Bhopal (Madhya Pradesh): Cultural remains of early stone-age going back to 1.5 million years have been discovered in Raisen district of Madhya Pradesh, said former Joint Director General, Archaeological Survey of India, SB Ota.
He made the statement in a lecture on, ‘Inquiries into Deep Human History: Investigations of Acheulian Sites around Tikoda and Damdongri District Raisen, Madhya Pradesh’. Indira Gandhi Rashtriya Manav Sangrahalaya (IGRMS), Bhopal, organised its annual lecture on Tuesday.
Ota said that in last two decades, there is headway in prehistoric research particularly to understand the earliest stone-age cultural remains, that is, Acheulian cultural remains of the Indian subcontinent.
“It is now well established that our earliest stone age cultural remains go back to 1.5 million years. One such pocket is in Central India, which has been excavated in Raisen district for last couple of years,” says Ota, former director of IGRMS.
He further said this comprehensive study is to understand the early human behaviour. Systematic explorations and excavations of Acheulian sites in Tikoda and Damdongri villages in district Raisen have helped to understand various aspects of human behaviour of early Hominin in this part of the sub-continent.
Excavations have shown that the area was extremely rich in Acheulian occupations in the form of large scatters of stone artifacts. “It has been noticed that almost all varieties of stones available in the area were used to make tools, but certainly there was a preference for selection of suitable materials for its fabrication,” Ota said.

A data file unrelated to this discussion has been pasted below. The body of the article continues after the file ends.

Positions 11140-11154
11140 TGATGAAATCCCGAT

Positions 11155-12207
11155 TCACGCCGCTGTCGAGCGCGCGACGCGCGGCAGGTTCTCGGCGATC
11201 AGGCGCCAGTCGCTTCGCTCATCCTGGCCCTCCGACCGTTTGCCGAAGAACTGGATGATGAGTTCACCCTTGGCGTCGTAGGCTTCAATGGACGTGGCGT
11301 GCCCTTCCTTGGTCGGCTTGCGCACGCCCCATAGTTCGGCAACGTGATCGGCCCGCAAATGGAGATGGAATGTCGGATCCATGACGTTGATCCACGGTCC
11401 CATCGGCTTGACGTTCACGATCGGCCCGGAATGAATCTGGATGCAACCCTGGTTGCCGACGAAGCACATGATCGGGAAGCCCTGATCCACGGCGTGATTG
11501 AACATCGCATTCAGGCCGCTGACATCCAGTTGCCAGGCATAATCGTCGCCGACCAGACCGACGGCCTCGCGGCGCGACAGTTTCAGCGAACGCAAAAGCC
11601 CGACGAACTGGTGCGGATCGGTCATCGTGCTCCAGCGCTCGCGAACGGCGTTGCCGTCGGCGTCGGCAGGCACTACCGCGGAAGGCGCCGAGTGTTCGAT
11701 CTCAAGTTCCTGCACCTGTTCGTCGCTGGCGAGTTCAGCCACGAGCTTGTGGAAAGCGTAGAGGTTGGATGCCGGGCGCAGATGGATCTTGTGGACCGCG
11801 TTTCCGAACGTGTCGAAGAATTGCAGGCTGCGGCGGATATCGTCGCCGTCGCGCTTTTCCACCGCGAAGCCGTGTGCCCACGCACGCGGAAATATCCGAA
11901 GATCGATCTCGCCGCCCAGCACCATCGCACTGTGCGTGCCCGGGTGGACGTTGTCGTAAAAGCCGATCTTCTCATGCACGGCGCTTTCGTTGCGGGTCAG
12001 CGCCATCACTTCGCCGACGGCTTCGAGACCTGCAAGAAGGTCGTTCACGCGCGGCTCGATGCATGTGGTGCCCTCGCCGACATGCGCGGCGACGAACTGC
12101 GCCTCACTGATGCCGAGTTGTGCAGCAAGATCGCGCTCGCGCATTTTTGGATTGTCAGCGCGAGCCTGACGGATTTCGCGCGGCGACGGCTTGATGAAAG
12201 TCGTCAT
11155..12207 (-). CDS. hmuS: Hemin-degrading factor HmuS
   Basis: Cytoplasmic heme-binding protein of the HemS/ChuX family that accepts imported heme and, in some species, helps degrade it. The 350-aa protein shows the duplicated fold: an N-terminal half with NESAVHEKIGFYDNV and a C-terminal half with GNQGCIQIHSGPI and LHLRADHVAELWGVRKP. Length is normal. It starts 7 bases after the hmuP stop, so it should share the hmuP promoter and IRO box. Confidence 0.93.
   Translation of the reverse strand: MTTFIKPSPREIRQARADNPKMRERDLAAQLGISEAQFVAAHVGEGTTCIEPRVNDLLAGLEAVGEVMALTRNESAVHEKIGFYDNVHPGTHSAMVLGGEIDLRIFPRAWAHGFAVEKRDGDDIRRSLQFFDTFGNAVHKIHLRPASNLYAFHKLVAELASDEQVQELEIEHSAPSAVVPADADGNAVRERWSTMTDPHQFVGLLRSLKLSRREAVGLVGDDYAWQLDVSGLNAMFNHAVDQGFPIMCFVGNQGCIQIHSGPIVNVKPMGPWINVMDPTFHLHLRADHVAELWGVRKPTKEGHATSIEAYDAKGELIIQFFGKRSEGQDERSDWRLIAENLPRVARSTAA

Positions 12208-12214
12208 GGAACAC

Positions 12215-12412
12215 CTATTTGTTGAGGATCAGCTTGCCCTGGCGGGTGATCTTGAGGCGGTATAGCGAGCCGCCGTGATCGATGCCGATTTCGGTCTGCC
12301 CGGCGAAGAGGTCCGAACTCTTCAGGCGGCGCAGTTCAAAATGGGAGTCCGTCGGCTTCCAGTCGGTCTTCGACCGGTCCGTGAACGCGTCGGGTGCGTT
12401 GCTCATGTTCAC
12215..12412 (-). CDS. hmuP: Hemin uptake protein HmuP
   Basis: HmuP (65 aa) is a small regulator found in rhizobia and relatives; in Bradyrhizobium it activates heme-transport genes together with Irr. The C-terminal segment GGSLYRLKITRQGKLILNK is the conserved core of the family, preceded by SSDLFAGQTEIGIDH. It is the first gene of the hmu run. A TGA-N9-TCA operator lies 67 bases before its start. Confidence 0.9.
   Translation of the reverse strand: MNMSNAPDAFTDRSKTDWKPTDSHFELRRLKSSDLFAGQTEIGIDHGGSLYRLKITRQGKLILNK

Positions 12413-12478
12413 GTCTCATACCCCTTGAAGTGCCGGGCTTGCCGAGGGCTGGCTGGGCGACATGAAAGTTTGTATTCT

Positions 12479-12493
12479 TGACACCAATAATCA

Besides, the early habitations in the form of a large number of artifact clusters in the area suggest that these prehistoric hunter-gatherers had a band society with repeated occupations with a wide mobility within the valley.
Such densities indicate long-term continuous occupation by early hominin due to availability of suitable raw material, rich plant and animal food, water sources etc. Detailed multi-disciplinary study of such sites will certainly help in decoding prehistoric hunter-gatherer human behaviour in respect of settlement and subsistence pattern, man-land relationship, movement strategies etc, according to Ota.